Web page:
Children’s National Health System’s Shireen Atabaki is making waves in health technology with research into pediatric concussions.
Sports fans know the fear of head injuries indefinitely sidelining their favorite athlete. The stress is far worse for parents with children who play sports.
With almost half a million of them visiting hospital emergency rooms annually in the U.S. for traumatic brain injury, a misdiagnosis just adds insult to injury. On top of that, the radiation and price of CT scans only exacerbates a parent’s worries. Ninety percent of children with head injuries have concussions, and while CT scans detect serious bleeding in the brain, they don’t detect concussions at all.
Thankfully, Children’s National Health System emergency medical specialist Dr. Shireen Atabaki has spent the last 20 years developing a “near-perfect diagnostic tool for concussion” that reduces the need for CT scans. She’s received recognition for this work including the National Heroes Award for Research by the Maternal Health Child Bureau.
“It’s been estimated that people who get a single CT scan in the first 22 years of life have a 300 percent increase risk of cancer in their lifetime,” Atabaki explains. “Aside from doing unnecessary testing, what was happening around the country and the world was that kids weren’t being screened for the disease that they actually had, which was usually, after head trauma, a concussion [not a strain or a sprain].”
The health technology Atabaki developed is now in the electronic health record at Children’s Hospital. “It automatically takes doctors to a checklist based on really refined research we’ve done over the years that helps them make a decision,” she says. The checklist includes questions such as, “Do you have a headache, dizziness, sadness, irritability or trouble with sleep?”
They’ve also worked with the Center for Disease Control to come up with mobile apps that start at the time of the nursing triage. A screen pops up when a patient arrives with head trauma and it takes the nurse down a path of screening for concussions. The piloted mobile programs can go home with the kids, Atabaki says, allowing for automatic communication with a school nurse or athletic trainer, reminding a nurse to give the child a modified school day and rest, or not to push them with standardized testing as they’re recovering. Thanks to a grant from the District of Columbia two years ago, Atabaki and her team were able to train 100 percent of the district’s public school nurses and even make a documentary that’s viewable to all on YouTube called, “Play Smart, Your Brain Matters.”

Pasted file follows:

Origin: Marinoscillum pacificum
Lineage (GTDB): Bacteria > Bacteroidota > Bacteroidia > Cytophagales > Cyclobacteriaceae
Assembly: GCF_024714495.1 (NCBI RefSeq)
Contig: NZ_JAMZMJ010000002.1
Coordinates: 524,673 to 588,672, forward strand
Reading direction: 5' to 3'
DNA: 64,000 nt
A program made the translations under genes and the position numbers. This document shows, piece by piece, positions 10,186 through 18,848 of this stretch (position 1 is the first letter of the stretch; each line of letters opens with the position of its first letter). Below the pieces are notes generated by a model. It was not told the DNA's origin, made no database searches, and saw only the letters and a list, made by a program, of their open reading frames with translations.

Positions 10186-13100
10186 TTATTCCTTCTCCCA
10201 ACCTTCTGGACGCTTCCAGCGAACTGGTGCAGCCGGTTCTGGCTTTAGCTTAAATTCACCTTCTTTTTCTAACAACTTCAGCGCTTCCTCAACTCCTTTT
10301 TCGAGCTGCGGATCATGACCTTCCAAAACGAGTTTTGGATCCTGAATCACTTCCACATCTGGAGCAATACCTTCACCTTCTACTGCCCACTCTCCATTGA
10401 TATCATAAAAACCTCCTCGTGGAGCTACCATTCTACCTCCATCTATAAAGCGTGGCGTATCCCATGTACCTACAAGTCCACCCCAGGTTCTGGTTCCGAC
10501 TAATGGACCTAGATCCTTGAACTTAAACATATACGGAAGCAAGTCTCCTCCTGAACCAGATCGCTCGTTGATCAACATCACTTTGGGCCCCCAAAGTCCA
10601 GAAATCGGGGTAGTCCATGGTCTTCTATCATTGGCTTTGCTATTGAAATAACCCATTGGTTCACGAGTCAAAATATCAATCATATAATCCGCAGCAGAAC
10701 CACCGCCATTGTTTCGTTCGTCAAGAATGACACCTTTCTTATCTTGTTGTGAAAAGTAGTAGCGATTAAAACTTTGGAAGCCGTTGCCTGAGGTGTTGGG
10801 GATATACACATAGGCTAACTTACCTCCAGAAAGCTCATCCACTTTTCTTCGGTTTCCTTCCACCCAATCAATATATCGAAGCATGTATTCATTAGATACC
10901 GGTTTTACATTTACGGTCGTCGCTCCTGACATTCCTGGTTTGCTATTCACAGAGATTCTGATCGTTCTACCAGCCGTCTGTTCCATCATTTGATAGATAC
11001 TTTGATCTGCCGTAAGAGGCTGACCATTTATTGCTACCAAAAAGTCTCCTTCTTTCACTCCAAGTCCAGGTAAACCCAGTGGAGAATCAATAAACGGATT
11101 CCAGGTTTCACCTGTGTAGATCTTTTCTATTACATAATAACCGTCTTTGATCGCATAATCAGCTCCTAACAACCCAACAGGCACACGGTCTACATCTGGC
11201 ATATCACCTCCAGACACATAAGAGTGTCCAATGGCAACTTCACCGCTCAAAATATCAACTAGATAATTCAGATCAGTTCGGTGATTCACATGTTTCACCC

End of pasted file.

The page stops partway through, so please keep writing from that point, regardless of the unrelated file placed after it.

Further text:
“Our ultimate goal is to get funding to take the mobile app and send daily reminders to the young kids every day, taking them through the concussion checklist,” she explains. The cost-saving potential is huge. Children’s National was able to save more than $800,000 in one year by reducing CT scans by 556. “If you can get these tools into every electronic health record in every emergency department in the U.S.,” Atabaki says, “we can have at least a $500 million cost saving in one year of reduced CT scans.”
Awareness has grown appreciably in the last 20 years. We’re increasingly seeing the harm of misdiagnosing or not treating concussions properly. Professional sports players, particularly NFL players, have had a lot to do with that. In 2014,15 former NFL players sued the organization over concussions. Violence and even suicide by football players have been linked to chronic traumatic encephalopathy (CTE), a degenerative brain disease that occurs from repeated concussions. When Aaron Hernandez died at age 27, a posthumous examination of his brain showed that of a player well into his 60s. These instances showcase how important early recognition of the first concussions are, oftentimes beginning in childhood.
Atabaki remains optimistic. “Sports are great for kids,” she says. “I put all three of my children in sports. Sometimes you can’t avoid these injuries, so the key is early recognition. Pull your child out and get them the evaluation they need.”
This feature appeared in the December 2017 issue of Washington Life.